Two Québec academics, Sébastien Richard, PhD student at the Université de Montréal, and Celine Lafontaine, professor of sociology specializing in the cultural, social and symbolic aspects of technoscience at the Université de Montréal were interviewed. They noted that the French have a tradition of militancy and highly critical analysis. In addition, as far as the militant groups were concerned these debates/public engagement exercises were being held after the fact since nanotechnology products are already becoming prevalent. Also, Grenoble has become one of the biggest centres for nanotechnology work in Europe. All of this without any discussion beforehand. Finally, the debates were focused on smaller, more technical concerns rather than larger global issues such as, What are the effects on the environment?
When the academics were asked why this situation (concern/anger about nanotechnology) has not occurred in Québec, or Canada for that matter, I got confused. As far as I can tell, they felt that there’s just not enough nanotechnology or awareness of nanotechnology to spark any discussion. They did make mention of the ETC Group as one of the few activist (civil society) groups in Canada.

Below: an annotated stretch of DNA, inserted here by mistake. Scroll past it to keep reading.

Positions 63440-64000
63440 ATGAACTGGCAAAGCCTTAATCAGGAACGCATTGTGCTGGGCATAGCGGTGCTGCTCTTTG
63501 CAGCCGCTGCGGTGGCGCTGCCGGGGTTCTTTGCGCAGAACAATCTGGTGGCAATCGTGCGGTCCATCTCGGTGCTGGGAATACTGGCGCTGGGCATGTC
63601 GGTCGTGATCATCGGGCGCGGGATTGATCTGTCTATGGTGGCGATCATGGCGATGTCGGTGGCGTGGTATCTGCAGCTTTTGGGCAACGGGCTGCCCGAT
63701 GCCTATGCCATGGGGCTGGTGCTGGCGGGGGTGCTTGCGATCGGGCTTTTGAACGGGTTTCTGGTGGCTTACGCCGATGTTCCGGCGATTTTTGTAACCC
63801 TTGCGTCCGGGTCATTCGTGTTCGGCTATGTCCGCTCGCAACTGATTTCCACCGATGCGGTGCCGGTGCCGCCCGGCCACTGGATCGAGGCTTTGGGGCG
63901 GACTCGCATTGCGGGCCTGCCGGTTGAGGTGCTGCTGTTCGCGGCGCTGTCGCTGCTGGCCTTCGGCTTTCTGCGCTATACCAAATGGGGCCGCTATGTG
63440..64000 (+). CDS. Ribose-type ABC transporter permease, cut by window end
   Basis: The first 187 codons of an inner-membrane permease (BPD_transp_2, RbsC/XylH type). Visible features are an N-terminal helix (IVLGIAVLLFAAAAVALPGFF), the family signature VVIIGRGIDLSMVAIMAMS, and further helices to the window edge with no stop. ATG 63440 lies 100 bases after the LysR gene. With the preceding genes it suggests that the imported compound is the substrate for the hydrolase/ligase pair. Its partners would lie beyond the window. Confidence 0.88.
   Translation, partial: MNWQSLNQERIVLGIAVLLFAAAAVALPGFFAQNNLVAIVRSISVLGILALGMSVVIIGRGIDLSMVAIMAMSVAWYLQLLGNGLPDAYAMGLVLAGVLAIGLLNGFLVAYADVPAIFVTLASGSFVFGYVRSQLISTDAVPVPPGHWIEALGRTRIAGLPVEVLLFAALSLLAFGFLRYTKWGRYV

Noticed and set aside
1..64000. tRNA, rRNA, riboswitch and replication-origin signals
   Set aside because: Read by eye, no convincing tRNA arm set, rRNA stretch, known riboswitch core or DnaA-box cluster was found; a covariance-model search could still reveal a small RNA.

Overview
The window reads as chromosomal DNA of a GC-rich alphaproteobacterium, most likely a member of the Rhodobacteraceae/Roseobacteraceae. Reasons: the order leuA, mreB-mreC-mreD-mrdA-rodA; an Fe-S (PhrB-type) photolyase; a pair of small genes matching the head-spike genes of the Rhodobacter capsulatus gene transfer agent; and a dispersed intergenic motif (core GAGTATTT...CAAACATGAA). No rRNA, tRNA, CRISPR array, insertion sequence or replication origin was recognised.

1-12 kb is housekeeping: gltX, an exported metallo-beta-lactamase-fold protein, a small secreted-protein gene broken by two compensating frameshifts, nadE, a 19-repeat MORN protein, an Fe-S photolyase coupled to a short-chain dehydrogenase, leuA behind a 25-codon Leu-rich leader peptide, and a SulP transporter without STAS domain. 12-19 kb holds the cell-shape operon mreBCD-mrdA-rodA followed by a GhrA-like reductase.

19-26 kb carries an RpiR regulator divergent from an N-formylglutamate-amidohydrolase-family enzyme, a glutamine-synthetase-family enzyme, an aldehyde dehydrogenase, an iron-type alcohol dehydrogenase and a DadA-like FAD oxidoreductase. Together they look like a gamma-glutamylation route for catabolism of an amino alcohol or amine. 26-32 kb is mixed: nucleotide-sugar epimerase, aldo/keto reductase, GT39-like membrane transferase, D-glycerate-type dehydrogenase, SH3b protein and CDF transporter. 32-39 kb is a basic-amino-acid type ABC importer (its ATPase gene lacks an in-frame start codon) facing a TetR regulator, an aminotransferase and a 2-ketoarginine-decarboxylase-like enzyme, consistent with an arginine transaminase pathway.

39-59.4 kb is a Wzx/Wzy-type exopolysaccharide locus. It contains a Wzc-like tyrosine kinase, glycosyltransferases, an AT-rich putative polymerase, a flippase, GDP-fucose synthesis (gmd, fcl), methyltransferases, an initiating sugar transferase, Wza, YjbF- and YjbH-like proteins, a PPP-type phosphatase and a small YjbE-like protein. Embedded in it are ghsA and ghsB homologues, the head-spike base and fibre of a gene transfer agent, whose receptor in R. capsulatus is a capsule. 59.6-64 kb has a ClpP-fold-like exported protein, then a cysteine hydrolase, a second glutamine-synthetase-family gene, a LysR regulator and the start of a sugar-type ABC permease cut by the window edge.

Lafontaine has a book, Nanotechnologies et Société, being published by Éditions Boréal in late March 2010 and Richard is one of her collaborators on the book.
A few comments I want to add: Canada has a National Institute of Nanotechnology (NINT) located in Edmonton, AB, and funded by the National Research Council (NRC) and the Province of Alberta. NINT is either the only or one of the very few such institutes which are considered a partnership by the NRC and the province where it is located. By contrast, Québec is the only province which supports a nanotechnology sector with specific and substantive money and provincial policies. (You can get more information at the NanoQuébec website.)